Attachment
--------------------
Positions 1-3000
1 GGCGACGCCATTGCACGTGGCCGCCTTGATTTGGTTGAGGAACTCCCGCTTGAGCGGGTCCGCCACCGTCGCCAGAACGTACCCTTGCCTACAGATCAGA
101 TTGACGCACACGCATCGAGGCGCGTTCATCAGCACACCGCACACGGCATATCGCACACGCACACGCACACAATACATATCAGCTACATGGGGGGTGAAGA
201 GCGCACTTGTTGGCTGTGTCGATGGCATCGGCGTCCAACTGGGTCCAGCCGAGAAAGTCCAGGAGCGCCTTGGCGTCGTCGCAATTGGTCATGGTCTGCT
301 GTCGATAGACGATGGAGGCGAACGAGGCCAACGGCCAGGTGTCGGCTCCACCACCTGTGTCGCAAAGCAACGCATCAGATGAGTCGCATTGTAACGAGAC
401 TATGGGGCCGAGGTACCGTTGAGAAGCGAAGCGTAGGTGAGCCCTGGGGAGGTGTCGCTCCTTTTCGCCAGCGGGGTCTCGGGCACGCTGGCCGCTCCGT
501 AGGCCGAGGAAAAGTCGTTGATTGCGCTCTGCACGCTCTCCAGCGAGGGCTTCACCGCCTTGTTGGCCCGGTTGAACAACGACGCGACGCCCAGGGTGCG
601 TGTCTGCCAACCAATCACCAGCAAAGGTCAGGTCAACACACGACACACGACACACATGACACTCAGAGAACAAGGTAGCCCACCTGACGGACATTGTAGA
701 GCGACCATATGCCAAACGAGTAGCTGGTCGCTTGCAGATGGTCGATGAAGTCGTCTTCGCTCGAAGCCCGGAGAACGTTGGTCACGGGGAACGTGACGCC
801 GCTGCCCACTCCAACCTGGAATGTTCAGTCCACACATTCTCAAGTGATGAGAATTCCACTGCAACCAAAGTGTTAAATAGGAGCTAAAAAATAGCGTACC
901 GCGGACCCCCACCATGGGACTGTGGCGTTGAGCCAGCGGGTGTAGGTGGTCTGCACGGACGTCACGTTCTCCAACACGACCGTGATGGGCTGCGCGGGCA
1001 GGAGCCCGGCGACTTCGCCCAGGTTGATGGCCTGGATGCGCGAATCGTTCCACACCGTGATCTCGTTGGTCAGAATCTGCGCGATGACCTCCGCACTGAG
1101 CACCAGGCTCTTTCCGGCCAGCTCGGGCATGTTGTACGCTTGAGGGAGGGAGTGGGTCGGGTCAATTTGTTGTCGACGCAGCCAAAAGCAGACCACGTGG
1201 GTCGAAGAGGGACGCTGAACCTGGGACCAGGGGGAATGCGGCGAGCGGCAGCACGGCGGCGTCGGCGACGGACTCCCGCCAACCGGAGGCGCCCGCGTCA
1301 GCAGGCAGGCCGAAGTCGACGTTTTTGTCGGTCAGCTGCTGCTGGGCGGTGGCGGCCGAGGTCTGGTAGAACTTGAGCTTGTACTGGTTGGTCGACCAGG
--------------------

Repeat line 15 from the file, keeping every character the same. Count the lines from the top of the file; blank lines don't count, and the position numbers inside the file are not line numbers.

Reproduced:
1301 GCAGGCAGGCCGAAGTCGACGTTTTTGTCGGTCAGCTGCTGCTGGGCGGTGGCGGCCGAGGTCTGGTAGAACTTGAGCTTGTACTGGTTGGTCGACCAGG